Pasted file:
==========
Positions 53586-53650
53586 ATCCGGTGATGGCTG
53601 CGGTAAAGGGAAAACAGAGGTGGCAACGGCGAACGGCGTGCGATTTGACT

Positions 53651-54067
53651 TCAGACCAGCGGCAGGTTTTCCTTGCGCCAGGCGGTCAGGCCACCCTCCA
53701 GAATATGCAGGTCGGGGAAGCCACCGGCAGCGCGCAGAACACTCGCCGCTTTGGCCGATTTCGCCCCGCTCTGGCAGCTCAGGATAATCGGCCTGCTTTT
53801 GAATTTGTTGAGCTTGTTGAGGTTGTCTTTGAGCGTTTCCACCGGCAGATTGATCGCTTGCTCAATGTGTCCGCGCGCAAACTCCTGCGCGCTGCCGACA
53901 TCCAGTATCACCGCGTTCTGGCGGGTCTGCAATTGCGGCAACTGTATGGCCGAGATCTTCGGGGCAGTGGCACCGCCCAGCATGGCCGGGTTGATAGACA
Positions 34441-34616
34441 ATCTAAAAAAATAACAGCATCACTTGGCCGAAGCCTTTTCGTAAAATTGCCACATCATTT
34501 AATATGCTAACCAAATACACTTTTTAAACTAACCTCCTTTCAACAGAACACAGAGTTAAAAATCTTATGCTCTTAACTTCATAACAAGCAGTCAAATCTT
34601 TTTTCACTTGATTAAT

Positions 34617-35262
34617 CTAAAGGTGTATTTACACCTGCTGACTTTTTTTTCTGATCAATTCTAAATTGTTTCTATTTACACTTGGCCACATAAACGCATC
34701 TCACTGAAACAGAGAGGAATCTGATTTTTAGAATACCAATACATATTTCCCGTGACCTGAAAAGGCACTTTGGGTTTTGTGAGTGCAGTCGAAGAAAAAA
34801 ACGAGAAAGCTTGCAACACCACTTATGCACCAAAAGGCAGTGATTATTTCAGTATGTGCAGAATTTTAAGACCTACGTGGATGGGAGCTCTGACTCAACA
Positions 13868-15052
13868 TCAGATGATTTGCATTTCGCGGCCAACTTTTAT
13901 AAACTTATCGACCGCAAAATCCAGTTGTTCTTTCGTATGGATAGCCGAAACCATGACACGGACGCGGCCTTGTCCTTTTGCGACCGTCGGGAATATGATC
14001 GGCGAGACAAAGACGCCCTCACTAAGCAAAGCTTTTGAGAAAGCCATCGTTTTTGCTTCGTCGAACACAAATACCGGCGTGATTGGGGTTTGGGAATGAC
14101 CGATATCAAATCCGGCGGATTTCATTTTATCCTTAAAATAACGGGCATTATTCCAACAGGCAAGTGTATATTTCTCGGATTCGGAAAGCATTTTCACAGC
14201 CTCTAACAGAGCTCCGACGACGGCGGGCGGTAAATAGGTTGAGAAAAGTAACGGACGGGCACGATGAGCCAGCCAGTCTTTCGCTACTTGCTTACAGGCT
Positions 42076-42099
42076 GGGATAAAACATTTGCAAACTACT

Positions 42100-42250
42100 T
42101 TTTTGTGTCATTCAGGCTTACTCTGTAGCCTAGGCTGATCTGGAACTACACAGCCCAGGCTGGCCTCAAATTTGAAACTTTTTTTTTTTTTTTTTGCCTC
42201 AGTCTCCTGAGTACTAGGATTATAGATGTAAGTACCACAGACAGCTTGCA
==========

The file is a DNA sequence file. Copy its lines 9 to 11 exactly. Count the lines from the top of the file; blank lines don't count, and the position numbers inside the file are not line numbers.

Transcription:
Positions 34441-34616
34441 ATCTAAAAAAATAACAGCATCACTTGGCCGAAGCCTTTTCGTAAAATTGCCACATCATTT
34501 AATATGCTAACCAAATACACTTTTTAAACTAACCTCCTTTCAACAGAACACAGAGTTAAAAATCTTATGCTCTTAACTTCATAACAAGCAGTCAAATCTT